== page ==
LJWorld.com weblogs Southern Perlo

Are We Dwarfs Standing on the Shoulders of Giants?


“No taxation without representation;” the cry of the founding fathers now stands on its head. Now the governing representatives simply proclaim, “no taxes.” The caveat in the fine print seems to be “except for the middle class.”

The thirty or so daily media commentators, none whose best sellers have produced lasting works with the embedded brilliance of our constitution, or the patina of the writings of Madison, Jefferson, Paine, loudly commit an error first observed in the Roman senate by Cicero: they put the cart before the horse. The causes they shrill for are put ahead of the problems to be solved. Even in the recent election's Pyrrhic victory, the problems didn't go away. We are on the verge of offering or extending tax cuts that will not reduce the debt, deficit, or growth jobs. The cuts only certify rights to protect the private wealth of the 1% of individuals who control 24.3% the nation's net income. As others have observed, we are becoming a “kinder, gentler, banana republic. http://www2.ljworld.com/users/walterr... But the argument against taking $700 billion (the portion of aggregate tax on incomes over $250,000) out of the Treasury for schools, roads, health care, defense, deficit reduction, and legitimate government services is not simply emotionally biased or anti-rich. It is rooted in the base of American democracy. American democracy presumed the ideas of Jean Rosseau of a social contract based on an egalitarian democracy and of Adam Smith who decreed labor to be property, and of Thomas Hobbes who argued for, “giving to every man his own.” These ideas and others shaped the early absence of an personal income tax, but brought into debate the conflicts of interest and differences of means that rest in society between the poor and the rich.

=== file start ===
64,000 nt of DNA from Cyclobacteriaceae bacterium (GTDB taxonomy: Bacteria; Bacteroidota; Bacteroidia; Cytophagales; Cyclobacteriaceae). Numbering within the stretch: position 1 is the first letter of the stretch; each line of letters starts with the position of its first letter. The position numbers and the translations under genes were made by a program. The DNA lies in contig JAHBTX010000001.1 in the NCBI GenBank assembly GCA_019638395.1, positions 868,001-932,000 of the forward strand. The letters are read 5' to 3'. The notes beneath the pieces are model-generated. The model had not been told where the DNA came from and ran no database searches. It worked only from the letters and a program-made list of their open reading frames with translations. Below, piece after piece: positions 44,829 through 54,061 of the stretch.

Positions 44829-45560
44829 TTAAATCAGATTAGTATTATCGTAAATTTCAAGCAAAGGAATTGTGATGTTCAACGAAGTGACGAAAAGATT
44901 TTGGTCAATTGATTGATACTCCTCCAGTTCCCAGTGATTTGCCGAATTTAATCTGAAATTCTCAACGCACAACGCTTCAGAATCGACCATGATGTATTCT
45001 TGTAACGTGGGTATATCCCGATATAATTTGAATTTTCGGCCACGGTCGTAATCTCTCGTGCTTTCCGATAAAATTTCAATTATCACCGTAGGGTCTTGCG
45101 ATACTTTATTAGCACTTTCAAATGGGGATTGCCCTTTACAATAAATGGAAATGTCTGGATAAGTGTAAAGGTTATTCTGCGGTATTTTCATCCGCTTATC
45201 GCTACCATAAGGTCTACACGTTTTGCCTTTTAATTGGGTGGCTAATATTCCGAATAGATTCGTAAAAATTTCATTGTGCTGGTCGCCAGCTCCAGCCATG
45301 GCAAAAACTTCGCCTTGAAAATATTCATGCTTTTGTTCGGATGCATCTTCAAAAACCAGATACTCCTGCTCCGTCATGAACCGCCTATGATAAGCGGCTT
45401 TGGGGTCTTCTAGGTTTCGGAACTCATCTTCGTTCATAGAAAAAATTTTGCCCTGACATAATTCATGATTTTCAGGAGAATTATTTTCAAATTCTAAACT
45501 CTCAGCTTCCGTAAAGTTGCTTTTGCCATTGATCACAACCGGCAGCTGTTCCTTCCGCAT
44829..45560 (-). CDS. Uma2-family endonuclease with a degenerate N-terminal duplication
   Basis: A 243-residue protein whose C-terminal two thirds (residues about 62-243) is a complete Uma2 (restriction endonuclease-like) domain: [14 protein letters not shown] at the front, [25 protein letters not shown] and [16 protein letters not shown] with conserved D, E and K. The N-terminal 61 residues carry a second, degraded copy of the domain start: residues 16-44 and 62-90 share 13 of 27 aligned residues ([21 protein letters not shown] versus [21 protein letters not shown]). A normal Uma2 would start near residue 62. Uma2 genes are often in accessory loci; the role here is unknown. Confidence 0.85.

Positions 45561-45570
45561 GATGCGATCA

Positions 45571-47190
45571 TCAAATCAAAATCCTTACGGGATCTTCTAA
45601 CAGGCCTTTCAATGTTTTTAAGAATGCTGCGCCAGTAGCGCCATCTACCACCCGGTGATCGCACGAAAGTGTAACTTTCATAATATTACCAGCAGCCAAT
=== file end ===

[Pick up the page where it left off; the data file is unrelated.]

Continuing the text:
Ironically, Alexander Hamilton, a pioneer of American capitalism who leveraged advantages under law, sounded a warning against his interests at the New York Ratifying Convention in 1788: “As riches increase and accumulate in few hands, as luxury prevails in society, virtue will be in a greater degree considered as only a graceful appendage of wealth, and the tendency of things will be to depart from the republican standard."

The common good doesn't depend on giving the rich a raw deal. Their earned income is not a national trough for big government welfare. But it has been a principle of American democracy that those who have more give more. It is a historic part of the government's “execution of its trust.” It is an old saw and staple that those who enjoy “the vanities of life,” pay more for the privilege. In America's tax system, people pay in proportion to their means.

SC's governor-elect plans to cut business taxes (2.7% of state revenues) while adding a tax on groceries. The justification for adding a burden to poor and working class families? Cutting the former grocery tax, she asserts, "didn't create one job." Her tax plan adopts feudalism at its ancient best. A world where the benefits of the manor go to a glided class and the burden is carried by those who toil on their behalf.

Republicans should not be allowed a soft sale of the hard and fast principle of progressive taxes. Progressive taxes should not be framed as a civil rights issue of fairness, or a principle of equity. SC's John C. Calhoun got it wrong in his famous “Disquisition on Government” when he breaks the contract for taxes into two antagonistic halves and ignores benefits to the whole. To the contrary, a progressive system reduces inequities and creates opportunities.